Liz Ruskin, APRN
lruskin (at) alaskapublic (dot) org | About Liz
The U.S. Senate today voted to confirm Loretta Lynch as attorney general. Both Alaska senators voted against her, saying she has not shown she has the independence to stand up to the Obama White House.
Alaska mining advocates are taking issue with something Interior Secretary Sally Jewell said last week, while defending federal resource management in Alaska.
Sen. Dan Sullivan added an amendment to the human trafficking bill the U.S. Senate passed today. It addresses a problem he faced as Alaska’s attorney general, when the feds declined to prosecute Bill Allen on sexual abuse charges.
The United States assumes chairmanship of the Arctic Council next week, kicking off a two-year window to assert American priorities in the region. The U.S. and other member nations have committed to making the Arctic a “zone of peace.” But now, some Arctic watchers wonder if the U.S. needs to add an item to its Arctic priority list: get tough with Russia.
Interior Secretary Sally Jewell today defended the federal government’s land management and brushed off calls from legislators in Alaska, and other states, to seize federal lands.
The price of Brent Crude hit above $63 a barrel today, the highest it’s been this year. That gives Alaskans something to cheer about, but the head of the U.S. Energy Information Administration told a Senate panel Thursday two political events on the horizon would likely bring the global price down.
The U.S. Senate last night passed a bill to continue Secure Rural Schools. That’s a federal revenue-sharing program that delivers some $14 million to local governments in Alaska, primarily in Southeast, to compensate for low federal timber receipts. The bill also helps Medicare providers nationwide.
The Secretary of the Air Force told Alaska officials Tuesday that Eielson Air Force Base will keep its F-16 Aggressor squadron. Alaska Congressman Don Young says it’s good news on its own but it also improves the chances the Eielson will get F-35 aircraft, too.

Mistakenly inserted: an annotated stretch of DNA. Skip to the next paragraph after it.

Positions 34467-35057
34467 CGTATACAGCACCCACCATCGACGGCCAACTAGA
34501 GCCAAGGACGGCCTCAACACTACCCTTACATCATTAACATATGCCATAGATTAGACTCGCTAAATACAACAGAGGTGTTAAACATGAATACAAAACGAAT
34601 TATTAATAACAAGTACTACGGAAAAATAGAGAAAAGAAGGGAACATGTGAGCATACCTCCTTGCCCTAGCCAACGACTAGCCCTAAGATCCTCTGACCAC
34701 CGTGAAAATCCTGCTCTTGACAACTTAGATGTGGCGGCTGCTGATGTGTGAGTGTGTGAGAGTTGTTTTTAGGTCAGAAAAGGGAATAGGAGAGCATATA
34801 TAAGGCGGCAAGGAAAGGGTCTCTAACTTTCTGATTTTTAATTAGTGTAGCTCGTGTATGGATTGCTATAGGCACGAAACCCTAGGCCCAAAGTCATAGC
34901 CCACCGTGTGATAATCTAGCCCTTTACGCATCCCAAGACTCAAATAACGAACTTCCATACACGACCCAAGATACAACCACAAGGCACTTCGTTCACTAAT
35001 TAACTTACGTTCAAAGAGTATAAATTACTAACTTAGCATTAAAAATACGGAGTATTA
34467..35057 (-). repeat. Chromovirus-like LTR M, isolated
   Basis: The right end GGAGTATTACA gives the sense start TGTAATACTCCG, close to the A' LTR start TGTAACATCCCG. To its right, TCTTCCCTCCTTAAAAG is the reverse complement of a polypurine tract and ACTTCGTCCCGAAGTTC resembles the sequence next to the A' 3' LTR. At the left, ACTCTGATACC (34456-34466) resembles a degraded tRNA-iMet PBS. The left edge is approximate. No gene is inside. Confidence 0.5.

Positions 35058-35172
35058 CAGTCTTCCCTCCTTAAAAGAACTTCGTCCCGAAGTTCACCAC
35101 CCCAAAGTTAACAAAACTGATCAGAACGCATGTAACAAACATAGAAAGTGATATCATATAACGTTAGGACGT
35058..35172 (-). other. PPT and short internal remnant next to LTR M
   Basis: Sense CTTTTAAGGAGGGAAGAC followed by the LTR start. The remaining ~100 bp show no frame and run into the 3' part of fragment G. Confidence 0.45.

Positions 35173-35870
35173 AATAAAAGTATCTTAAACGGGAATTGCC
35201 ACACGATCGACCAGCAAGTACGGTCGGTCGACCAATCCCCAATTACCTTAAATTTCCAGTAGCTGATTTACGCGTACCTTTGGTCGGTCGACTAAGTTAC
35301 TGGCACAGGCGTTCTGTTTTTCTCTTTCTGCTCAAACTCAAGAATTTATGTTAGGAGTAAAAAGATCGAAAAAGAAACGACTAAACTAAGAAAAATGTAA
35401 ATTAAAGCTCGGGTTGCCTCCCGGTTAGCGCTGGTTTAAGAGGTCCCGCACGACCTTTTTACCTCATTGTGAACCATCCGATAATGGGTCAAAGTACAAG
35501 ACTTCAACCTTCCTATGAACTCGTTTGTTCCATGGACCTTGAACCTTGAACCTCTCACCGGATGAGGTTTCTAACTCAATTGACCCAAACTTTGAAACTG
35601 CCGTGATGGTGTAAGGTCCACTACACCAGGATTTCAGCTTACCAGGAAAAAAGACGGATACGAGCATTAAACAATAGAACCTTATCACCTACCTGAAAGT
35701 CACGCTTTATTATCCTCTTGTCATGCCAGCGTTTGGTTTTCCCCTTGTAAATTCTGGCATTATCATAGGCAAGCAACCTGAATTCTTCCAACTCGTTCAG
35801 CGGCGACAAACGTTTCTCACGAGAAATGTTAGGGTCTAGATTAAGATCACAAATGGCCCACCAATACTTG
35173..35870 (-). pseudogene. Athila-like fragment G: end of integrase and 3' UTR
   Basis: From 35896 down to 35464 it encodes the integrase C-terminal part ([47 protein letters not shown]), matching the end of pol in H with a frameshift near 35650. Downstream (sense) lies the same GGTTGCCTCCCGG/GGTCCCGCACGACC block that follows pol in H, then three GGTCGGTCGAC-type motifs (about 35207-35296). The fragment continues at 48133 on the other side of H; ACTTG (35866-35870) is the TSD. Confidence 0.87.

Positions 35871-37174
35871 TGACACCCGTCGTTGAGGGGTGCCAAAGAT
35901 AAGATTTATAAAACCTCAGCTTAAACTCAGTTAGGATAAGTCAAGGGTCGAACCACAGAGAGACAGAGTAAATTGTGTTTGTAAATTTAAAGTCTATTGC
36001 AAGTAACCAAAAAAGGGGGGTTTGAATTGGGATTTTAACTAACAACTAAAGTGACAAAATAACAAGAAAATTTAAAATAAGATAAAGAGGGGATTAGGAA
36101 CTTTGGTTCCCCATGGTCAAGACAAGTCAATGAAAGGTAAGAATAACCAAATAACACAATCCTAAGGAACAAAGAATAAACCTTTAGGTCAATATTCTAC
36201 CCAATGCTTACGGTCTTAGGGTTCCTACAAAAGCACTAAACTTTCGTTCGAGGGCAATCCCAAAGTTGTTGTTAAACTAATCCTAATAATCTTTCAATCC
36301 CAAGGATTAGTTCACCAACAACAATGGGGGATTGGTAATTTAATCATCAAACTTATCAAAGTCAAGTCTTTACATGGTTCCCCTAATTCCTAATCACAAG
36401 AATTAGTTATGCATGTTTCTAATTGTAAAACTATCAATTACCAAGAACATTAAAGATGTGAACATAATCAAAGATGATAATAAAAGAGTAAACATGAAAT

If you want to comment on Shell’s plan to drill in the Chukchi Sea this summer, now is your chance. The U.S. Bureau of Ocean Energy Management announced Friday that it considers Shell’s latest exploration plan and supporting documents sufficient enough to begin an official review. The determination kicks off a public comment period that lasts through the end of April.
Royal Dutch Shell announced this week a plan to purchase a major British LNG company, and statements by top executives suggest Shell may now be less committed to its future in Alaska’s offshore Arctic.
One hundred and fifty years ago, on April 9, General Robert E. Lee surrendered at Appomattox, Va. Textbooks typically say this event signaled the end of the Civil War. But a few historians make the case that the last shots of the war were actually fired from a Confederate ship off Alaska’s coast, in the Bering Sea.
It took a few years and an act of Congress, but today the U.S. Fish and Wildlife Service announced rural subsistence hunters don’t need to purchase federal duck stamps.
President Obama today sent letters to Congressional leaders formally requesting wilderness protection for parts of the Arctic National Wildlife Refuge, including the coastal plain.
With two of Shell’s rigs now crossing the Pacific in hopes of drilling in the Chukchi Sea this summer, officials and energy experts gathered at a forum in Washington this week to review the rewards and challenges ahead for Arctic oil development. Jan Mares, an energy policy advisor, says the prize is within the industry’s technical reach.
A federal revenue-sharing program called Secure Rural Schools has been a million-dollar boon to some Alaska cities and boroughs, mostly in Southeast. Despite the name, the money doesn’t just go to schools, and these days it’s not at all secure. But a two-year extension of Secure Rural Schools has advanced in Congress.
Shell’s effort to resume exploratory drilling in the Chukchi Sea has cleared another hurdle. The Interior Department today approved the 2008 Arctic lease sale where Shell spent more than $2 billion to purchase drilling rights.
Environmentalists are saying a budget amendment authored by Sen. Lisa Murkowski could lead to a plundering of treasured federal landscapes. Murkowski’s amendment on federal land disposals was part of a national budget resolution the Senate passed early this morning. Senators offered hundreds of amendments that don’t have the force of law but often serve symbolic or political purposes.
Alaska Congressman Don Young has co-sponsored a bill that would, among other features, end the federal ban on medical marijuana in states that have chosen to make it legal.